Ever wanted to permanently remove a file from a repo and it’s history?

Add this snippet to the end of your .bashrc (or .zshrc if you are a cool guy developer):

# remove a file from the repo and from the history
git-purge() {
  FN="git rm --cached --ignore-unmatch $1"
  git filter-branch --force --index-filter $FN --prune-empty --tag-name-filter cat -- --all

This was taken from the Github article about removing files. Here is what they said about the function:

Run git filter-branch, forcing (–force) Git to process—but not check out (–index-filter)—the entire history of every branch and tag (–tag-name-filter cat – –all), removing the specified file (‘git rm –cached –ignore-unmatch MYFILE’) and any empty commits generated as a result (–prune-empty). Note that you need to specify the path to the file you want to remove, not just its filename. Be careful! This will overwrite your existing tags.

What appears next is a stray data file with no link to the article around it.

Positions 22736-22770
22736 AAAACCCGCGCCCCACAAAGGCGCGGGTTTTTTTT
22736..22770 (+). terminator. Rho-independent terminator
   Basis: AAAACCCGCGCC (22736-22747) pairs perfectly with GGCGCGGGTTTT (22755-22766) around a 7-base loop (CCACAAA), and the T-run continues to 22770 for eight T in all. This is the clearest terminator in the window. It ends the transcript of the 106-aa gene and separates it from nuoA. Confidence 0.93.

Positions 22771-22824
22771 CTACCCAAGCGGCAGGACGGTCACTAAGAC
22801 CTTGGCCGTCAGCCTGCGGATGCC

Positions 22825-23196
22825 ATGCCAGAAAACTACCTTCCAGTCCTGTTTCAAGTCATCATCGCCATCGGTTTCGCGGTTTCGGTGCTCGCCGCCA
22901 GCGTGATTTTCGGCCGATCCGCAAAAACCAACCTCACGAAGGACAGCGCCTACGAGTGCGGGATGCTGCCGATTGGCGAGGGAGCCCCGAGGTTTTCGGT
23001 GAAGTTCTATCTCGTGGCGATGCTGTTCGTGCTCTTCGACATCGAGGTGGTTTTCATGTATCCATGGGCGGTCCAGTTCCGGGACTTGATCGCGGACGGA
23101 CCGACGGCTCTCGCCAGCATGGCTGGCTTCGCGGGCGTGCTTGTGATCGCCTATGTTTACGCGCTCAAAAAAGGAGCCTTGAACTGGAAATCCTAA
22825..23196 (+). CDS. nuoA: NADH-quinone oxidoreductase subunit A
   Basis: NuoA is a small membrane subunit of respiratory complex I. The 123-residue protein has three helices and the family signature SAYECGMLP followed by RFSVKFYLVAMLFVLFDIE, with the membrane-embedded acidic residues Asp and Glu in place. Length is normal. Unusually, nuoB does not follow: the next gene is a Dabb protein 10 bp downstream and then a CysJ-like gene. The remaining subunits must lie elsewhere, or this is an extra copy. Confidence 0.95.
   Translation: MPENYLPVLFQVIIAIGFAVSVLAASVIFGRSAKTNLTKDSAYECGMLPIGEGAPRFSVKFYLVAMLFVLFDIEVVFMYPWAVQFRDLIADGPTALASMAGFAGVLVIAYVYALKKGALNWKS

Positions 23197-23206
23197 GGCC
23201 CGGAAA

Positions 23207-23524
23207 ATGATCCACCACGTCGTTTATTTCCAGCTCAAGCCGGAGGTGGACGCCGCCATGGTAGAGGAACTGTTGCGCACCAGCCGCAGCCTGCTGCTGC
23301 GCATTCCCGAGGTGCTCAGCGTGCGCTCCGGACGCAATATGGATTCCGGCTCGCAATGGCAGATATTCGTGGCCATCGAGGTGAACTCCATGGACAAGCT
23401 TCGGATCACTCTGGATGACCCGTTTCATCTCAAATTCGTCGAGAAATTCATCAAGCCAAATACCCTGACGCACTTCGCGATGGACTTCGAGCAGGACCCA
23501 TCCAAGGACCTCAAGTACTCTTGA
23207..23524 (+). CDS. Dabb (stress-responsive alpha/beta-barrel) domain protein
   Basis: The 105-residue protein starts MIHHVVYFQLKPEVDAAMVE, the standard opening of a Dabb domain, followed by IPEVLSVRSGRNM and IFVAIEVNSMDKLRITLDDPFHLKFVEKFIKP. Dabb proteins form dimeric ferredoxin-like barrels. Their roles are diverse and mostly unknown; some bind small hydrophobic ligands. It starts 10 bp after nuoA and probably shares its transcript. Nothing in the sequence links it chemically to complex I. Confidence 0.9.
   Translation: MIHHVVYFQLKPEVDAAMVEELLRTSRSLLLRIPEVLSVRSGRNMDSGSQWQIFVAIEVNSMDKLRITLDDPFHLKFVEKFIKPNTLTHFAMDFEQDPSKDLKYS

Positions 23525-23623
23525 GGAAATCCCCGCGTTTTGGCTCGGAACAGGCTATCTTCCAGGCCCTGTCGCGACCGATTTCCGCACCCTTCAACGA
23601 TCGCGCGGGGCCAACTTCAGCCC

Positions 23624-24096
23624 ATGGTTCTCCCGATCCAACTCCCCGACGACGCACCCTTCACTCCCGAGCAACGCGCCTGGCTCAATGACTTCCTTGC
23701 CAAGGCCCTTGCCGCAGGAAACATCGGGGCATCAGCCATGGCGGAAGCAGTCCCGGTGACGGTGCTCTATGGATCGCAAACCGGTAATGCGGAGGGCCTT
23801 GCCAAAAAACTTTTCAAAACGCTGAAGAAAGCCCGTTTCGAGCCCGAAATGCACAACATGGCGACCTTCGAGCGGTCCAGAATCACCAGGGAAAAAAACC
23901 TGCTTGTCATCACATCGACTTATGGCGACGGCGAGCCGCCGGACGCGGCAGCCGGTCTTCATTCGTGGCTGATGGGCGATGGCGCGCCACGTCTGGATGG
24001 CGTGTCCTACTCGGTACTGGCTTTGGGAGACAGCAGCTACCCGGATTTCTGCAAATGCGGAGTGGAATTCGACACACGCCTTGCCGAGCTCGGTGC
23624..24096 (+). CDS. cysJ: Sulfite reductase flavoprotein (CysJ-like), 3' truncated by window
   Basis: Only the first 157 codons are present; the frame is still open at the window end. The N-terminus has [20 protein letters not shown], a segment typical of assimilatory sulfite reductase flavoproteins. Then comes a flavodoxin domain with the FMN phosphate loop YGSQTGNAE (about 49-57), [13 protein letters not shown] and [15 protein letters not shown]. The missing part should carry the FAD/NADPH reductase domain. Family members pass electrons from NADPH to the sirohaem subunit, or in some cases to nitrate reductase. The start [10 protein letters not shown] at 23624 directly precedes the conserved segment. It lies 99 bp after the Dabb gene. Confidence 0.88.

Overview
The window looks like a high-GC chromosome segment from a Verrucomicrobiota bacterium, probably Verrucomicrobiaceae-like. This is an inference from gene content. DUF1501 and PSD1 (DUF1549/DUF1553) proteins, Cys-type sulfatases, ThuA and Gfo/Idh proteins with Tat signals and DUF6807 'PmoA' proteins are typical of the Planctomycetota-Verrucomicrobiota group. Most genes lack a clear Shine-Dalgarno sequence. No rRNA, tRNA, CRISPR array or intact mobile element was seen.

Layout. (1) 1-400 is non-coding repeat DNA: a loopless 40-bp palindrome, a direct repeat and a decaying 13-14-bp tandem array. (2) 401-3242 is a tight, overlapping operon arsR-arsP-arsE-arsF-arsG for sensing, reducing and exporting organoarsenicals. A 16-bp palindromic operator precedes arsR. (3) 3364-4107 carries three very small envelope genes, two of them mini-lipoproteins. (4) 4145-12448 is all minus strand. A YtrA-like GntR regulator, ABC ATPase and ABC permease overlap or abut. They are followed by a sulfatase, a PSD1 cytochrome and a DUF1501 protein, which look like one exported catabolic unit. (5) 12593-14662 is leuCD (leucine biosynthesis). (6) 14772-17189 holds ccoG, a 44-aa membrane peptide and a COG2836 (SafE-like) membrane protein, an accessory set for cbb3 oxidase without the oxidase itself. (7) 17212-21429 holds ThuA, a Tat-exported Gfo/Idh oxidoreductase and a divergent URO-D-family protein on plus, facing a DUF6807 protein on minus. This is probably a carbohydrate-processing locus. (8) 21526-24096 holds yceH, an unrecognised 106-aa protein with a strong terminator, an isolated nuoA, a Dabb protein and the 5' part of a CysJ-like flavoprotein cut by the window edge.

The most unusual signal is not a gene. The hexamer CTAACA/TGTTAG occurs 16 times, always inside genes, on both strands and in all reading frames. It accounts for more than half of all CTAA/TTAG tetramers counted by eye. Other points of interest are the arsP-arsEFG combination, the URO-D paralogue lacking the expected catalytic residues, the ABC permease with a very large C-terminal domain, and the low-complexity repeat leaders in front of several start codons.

You should also add the file to your .gitignore:

echo "MYFILE" >> .gitignore
git add .gitignore
git commit -m "Add MYFILE to .gitignore"

Then to update the live repo, run git push origin master --force.

This process will remove the file from your repo, and from the history. This is in-case you committed a sensitive file. If you get in a real pickle, you can use the BFG Repo-Cleaner.